I had a moment this morning.
I’m a writer.
I have always been a writer. Writing has always been an art to me, an act that is self-satisfying, that is fulfilling in a way that other actions have never been. The reward, the incentive lies in the act itself, in the process by which it is created. There was nothing beyond the act, art of creating through language to inspire it.
But now, I a writer in that my art has become my work – the means by which I financially support myself (sort of).
Yes, there are still the random acts of money-making, waiting tables, bartending, etc. But my primary job title is now: writer and editor.
With this understanding, this recognition of the path that I have created for myself, comes a new act, a new responsibility: learning how to balance the art of writing with the work of it.
In graduate school myself and my small class of Kerouac-soldiers were encouraged to focus solely on the craft of making language, on pressing against the perceived boundaries of fiction and poetry, on breaking the line and exploring new ways to compose and align a sentence. There was little to contemplate beyond the line, charting new territory in vocabulary. Every night resonated, slipped into morning frantically, on the whispers and scattered vowels of a dozen punch drunk poets pretending to write fiction. We dreamed of coffee and whiskey as we carved ourselves into sheets of printer paper.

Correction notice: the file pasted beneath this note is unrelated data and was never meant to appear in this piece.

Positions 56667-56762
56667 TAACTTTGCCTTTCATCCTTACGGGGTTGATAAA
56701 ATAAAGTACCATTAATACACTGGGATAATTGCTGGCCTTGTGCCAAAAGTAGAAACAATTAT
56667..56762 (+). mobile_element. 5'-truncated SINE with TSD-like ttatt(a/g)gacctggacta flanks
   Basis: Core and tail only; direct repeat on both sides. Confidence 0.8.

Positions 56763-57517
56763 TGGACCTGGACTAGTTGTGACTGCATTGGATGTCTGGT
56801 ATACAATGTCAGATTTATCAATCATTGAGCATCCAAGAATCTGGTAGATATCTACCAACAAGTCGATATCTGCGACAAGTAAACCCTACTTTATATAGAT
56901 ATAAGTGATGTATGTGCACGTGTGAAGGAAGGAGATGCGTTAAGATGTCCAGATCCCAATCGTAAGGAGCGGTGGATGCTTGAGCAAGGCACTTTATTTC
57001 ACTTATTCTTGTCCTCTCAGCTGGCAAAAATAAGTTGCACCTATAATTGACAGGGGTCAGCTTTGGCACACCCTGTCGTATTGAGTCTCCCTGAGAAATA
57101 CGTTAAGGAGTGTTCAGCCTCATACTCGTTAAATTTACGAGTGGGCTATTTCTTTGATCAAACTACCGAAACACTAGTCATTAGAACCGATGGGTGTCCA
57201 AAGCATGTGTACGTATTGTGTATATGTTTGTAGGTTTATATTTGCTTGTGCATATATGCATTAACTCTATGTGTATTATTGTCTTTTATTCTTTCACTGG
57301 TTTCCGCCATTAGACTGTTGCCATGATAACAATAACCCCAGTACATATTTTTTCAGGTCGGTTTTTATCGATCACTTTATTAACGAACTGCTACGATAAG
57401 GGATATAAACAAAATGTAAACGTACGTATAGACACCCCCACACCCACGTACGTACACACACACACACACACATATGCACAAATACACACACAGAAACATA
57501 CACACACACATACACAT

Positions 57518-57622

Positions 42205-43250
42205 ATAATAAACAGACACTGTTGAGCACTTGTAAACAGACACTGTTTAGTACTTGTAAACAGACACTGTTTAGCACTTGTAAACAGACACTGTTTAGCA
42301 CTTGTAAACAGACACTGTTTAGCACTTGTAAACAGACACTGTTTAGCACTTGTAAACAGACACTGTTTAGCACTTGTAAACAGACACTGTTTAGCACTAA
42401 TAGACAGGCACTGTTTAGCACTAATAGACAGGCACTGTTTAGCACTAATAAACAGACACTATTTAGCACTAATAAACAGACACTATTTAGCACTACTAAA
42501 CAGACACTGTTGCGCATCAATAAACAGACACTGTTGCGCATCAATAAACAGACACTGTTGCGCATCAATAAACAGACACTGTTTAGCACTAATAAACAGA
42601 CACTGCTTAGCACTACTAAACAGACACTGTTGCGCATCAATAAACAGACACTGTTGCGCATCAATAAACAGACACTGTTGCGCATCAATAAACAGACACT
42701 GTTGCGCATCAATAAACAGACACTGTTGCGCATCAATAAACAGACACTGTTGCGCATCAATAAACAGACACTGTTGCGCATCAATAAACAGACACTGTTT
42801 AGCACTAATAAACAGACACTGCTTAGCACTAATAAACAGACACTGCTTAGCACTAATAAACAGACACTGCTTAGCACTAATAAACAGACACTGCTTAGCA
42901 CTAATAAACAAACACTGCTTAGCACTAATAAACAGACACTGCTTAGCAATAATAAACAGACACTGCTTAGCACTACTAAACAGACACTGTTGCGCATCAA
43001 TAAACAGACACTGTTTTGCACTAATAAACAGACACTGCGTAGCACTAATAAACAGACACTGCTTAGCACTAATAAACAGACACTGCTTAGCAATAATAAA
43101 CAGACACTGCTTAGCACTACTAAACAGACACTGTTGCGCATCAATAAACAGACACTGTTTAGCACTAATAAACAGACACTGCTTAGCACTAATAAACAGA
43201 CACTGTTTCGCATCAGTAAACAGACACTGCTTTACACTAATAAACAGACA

To make money was to sell out – I remember those days of uninhibited artistic perfection! (sarcasm is obvious)
Reader? What reader? What critic? We were writing experience, living the dream as only a dream can be lived – desperately, at the very edge of what would seem to be possible, to be livable.
What I discovered, however, as I grew into my art, was that my art didn’t exist without a reader. To write, and to live as a writer, I needed to respond to, accept, and rejoice within my reader. Without a reader, I and my art didn’t exist.
My work, though still dependent slightly on finances, became a desperate mission to craft and compose my art in such a way that it was read. This meant marketing it, selling it, contemplating not only what I wanted to say or reveal, but contemplating how to say it. Who was my reader and what did he or she need from me?
My art grew and in the process of growing it became a part of something greater that itself. Art, I believe, is inherently selfish. There is something that I have experienced, an idea that I hold, that I must communicate at all costs.
This is selfish – that I feel that my thoughts, ideas and questions are ones that you NEED to experience.
But art as work, art with its eye fixated on the bigger picture, art that realizes the power and importance of its audience – art does not exist without one – this kind of art is work. It takes effort to explore those pre-work musings and craft them into a language and structure that will reach its audience. It’s difficult to bring so many voices into the conversation. Its traumatic to watch them change, alter, and transform what I had thought to be so perfect.
But art as work is more meaningful, more fulfilling than art alone. In this expanding community, my art works to connect with an audience, it grows and expands, becomes something beyond itself, lives beyond me, and works endlessly to narrate, to transform, to imagine itself over and over again.
My art is now my work. It’s a beautiful thing.